I am not one to often eat my words. And I rarely, if ever, apologize. (Mr. Big(Ideas) can attest to what an attractive quality THAT is in a spouse.)
In my defense, I can only say that I believe this refusal-to-say-sorry is a genetic character flaw, because it is shared by my sister, who, like me, probably got it from my mother — the ABSOLUTE MASTER non-apologist in my life. This is a woman who once settled a NUCLEAR argument with me, in which she was ABSOLUTELY NO DOUBT AND COMPLETELY in the wrong, by presenting me with a Navajo Indian bracelet and a pair of vintage Chanel sunglasses the following morning.
No “I’m sorry.” Just swag. (And yes, I do love those sunglasses.)
However. I heard something on the radio last week, while tooling around town, that has made me want to take back that thing I said about how you can mask your sleep deprivation and keep going going going without consequence.
According to Alon Y. Avidan, MD, associate professor of Neurology and director of the Sleep Disorders Center at UCLA’s Neurology Clinic, I was wrong.
Here’s what he said that’s got me so turned-around-and-upside-down:
The average adult REQUIRES 7-8 hours sleep at night.
Not “should get” 7-8 hours. We all know we SHOULD get more sleep.
Still, most of us think that’s not possible. I mean, between doing most of my work after the kids’ bedtime, and getting up at least once each night to walk Diddy back to bed (hello, Heading-to-kindergarten-panic? Will you please give me my AWESOME SLEEPER back?), I’m netting out somewhere between 3.5 and 6 hours of sleep a nightly basis.
I am not alone. According to the CDC, 1 in 3 Americans operates on less than 6 hours of sleep a night.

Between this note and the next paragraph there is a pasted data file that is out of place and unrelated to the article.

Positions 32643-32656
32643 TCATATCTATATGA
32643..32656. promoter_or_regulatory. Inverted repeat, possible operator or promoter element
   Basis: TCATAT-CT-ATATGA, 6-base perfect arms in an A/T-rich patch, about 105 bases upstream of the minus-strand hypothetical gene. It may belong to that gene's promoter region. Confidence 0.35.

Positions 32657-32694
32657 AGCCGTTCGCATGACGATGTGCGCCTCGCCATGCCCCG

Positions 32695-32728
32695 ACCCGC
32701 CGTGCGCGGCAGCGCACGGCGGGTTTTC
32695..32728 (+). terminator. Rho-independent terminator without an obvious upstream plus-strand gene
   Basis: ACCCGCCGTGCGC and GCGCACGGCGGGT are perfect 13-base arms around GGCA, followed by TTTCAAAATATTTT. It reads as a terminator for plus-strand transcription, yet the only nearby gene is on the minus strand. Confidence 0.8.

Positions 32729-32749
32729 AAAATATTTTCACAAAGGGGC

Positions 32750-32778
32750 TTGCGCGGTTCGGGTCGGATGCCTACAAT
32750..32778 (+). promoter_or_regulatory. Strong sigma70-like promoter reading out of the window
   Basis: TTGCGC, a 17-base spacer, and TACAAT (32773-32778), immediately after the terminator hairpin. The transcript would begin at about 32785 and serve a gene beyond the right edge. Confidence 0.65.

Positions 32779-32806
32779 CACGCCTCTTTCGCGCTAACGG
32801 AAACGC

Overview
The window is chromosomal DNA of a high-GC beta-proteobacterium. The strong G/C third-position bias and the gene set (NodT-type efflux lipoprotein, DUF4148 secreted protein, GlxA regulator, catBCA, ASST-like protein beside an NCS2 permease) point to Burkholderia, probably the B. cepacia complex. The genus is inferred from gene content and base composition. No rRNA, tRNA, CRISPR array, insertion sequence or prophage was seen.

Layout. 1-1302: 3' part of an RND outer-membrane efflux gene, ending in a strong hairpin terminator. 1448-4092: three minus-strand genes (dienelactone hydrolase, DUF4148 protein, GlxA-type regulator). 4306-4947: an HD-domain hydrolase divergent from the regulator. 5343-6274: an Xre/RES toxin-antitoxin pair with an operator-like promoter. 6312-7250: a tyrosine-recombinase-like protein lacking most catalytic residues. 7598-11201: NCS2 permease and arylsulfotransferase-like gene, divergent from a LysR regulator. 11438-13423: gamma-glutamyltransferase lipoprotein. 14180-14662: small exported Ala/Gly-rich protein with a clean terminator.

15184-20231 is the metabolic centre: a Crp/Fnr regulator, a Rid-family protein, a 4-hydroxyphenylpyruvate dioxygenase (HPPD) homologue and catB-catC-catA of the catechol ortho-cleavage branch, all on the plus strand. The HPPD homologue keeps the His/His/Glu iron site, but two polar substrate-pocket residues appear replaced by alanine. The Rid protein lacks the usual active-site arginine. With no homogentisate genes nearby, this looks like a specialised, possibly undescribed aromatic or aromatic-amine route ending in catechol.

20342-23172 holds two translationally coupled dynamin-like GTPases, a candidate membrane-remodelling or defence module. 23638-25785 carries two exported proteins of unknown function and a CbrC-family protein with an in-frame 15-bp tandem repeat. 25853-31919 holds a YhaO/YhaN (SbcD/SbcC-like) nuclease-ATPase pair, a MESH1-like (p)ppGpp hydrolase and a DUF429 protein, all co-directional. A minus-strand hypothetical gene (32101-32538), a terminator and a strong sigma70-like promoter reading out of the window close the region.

Clearly, this isn’t good for us. I’m aging at a frightening pace, at least according to my friend I-AM-SAHM’s Mom, who sees me twice a year at her granddaughter’s birthday parties and likes to tell me how TIRED I look, which we all know is just a passive-aggressive way to say OLD.
Unfortunately, there’s no turning-back-the-clock on that, either, because according to Dr. Avidan:
Every hour LOST from that optimal 7-8 hours per night requires a FULL 7-8 hours to make it up.
Which means I’m never, ever, ever getting those hours back.
But you know what’s way, way, way worse? Something even more serious than my vanity?!?
Dr. Avidan says:
Every hour lost from that nightly 7-8 hours has an effect on your body that is EQUIVALENT to drinking a 12-oz beer.
Now, we all know I like beer, and will use almost any excuse to drink it.
That said, I pride myself on NOT drinking when I have anything important to do, such as:
b) drive my kids around.
Umm — wait: What do I do ALL DAY LONG?
Work and drive my kids around.
And this guy on NPR goes and tells me I’m doing that ON THE EQUIVALENT of between 2 and 4.5 beers a day!
Sure, maybe the work I do can handle a little buzz around the edges — I’m a writer, after all.
But you know what I absolutely REFUSE TO DO?
Drive my kids around in a state-of-not-rest equivalent to 4.5 beers!
TOTALLY NOT OKAY. So get me to a firm mattress and a fluffy comforter, STAT.
Now, I know if you have newborns who are depending on you to feed them all night long to ensure their basic survival, 7-8 hours of sleep each night is not the most realistic goal on earth.
That said, ladies — especially those of you attached to BOOBS you are using as MILK DELIVERY MECHANISMS:
If you’ve got someone around the house WHO CAN — and by that I mean, is PHYSICALLY ABLE — TO GET UP ONE OR TWO NIGHTS A WEEK with your kid(s) instead of you:
USE THIS BLOG POST TO GUILT THAT PERSON INTO IT.
Yes, you can do it all. Lord knows I always try to. But I shouldn’t. We shouldn’t. It’s not healthy, and it’s not safe.
This is also a great reason to sleep train as soon as your pediatrician gives you the okay. You need your sleep. (Your kid needs hers, too.)
And honestly, if you’re gonna feel drunk all the time, better you do the actual drinking. Drinking is usually FUN. Sleep-deprivation — not so much. That’s why governmental regimes use it as an instrument of torture.
I vote we Moms get more sleep and stop torturing ourselves.